Bartending on the Wagon

Mime crowd at bar


Bartending while on the wagon can be a tricky thing. The normal everyday annoyances of being a public servant either become miniscule or magnified. With the lent season upon us, remember a lot of Irish Catholics end up in the bartending business, or as we like to call it, Utopia.

Not everybody makes conscious decisions to participate in self inflicted self deprivation, it takes a certain breed of people. People who strive to be better, to challenge themselves, or simply need to dry out.

Here is an excerpt from my mock self help book designed to help social inept patrons connect with their neighborhood bartender. Keep this in mind for the next forty five days in order to foster a positive bartender – patron relationship ( and make a sober bartender’s life easier!)


 Place your orders audibly.

Mouthing your orders or using hand gestures to indicate placing an order often results in incorrect order placing, arguments with the bartender, and, ultimately, yes, it happens: overcharging.  Miming and communicating via hand signals are both inappropriate modes of communication in a bar. If you get tired of yelling your order to the bartender, get a friend to do it, write it down, or better yet, call it a night. If you can’t pull your weight, your dead weight .  Dead weight is not just a state of mind it’s also an energy drain, for everybody. Can’t you tell who the party pooper of the group is right away? Even if you don’t know anybody in the group, you just know. They don’t smile, they become easily annoyed when jostled, and nothing tastes right.  They  forgot their ATM card, their phone is dying, and a random spilled red wine on their new kicks. The list goes on and on. These people are prime candidates for the mime or wild hand gesture method of ordering a round. Once the bartender has procured the actual order via hostile interrogation, the dead weight drink purchaser will typically take up to five minutes to figure out his method of payment. For the love of God, be ready to initiate, except and pay for the order all in one swoop. How can you not be prepared to pay for drinks you ordered three minutes ago. The bartender went and made the drinks and came back and you just now think about the method of payment? Go home. That is all I can say. Go home.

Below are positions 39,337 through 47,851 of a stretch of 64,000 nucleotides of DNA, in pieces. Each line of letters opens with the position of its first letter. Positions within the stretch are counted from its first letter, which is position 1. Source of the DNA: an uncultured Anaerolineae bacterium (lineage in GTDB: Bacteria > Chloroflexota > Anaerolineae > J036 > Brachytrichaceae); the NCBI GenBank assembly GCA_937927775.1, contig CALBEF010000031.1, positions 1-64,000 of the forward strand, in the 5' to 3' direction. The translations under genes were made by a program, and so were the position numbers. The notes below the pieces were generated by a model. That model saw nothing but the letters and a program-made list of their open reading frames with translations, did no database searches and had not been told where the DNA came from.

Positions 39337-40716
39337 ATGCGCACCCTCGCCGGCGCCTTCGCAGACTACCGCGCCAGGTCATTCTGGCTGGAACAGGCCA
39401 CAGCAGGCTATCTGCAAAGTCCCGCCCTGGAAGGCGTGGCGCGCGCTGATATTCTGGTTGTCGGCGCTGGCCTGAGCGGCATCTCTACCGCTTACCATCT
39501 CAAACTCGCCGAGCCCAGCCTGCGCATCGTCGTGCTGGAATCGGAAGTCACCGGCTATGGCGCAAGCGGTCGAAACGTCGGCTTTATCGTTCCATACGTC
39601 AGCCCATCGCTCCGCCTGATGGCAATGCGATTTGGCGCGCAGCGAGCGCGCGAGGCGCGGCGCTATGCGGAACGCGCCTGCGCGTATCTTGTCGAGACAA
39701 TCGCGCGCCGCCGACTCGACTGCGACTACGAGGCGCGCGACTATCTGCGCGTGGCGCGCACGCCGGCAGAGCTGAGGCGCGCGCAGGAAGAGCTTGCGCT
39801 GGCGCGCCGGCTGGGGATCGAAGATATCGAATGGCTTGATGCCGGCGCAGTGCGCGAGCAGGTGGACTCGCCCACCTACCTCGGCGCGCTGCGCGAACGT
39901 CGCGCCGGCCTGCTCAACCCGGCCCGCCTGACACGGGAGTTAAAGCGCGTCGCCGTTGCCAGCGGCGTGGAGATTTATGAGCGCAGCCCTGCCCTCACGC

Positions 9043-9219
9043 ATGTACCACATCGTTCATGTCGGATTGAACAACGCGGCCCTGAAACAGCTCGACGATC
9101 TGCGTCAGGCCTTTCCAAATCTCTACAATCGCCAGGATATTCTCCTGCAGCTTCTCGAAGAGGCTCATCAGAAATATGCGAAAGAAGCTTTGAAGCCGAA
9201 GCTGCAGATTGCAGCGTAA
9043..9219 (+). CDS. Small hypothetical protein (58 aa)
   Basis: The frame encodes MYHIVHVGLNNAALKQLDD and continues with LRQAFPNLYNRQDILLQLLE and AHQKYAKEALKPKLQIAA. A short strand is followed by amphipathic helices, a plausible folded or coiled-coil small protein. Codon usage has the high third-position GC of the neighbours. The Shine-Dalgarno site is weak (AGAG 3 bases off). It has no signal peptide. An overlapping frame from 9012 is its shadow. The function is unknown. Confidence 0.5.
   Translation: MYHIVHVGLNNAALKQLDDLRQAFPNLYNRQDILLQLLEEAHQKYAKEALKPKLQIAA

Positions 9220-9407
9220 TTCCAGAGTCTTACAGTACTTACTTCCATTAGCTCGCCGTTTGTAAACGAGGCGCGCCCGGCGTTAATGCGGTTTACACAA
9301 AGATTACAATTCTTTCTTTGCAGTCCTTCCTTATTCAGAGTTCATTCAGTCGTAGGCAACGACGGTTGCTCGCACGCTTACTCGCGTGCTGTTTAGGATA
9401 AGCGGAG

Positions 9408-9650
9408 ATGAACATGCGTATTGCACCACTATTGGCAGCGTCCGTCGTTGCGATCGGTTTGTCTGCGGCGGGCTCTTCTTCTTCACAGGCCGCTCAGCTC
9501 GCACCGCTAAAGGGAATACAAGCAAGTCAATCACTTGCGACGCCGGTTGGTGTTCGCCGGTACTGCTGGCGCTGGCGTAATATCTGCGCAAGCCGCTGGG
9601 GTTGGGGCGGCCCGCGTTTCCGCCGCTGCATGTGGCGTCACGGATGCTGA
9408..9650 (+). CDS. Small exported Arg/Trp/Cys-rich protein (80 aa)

But don’t forget to tip your bartender!


Bartender waiting for a customer

Thanks for listening!



Kendra is a stand up comic living in Brooklyn where she owns a super comfortable bed. She spends most of her time wondering where the hell her sugar daddy is and hoping he didn’t settle.


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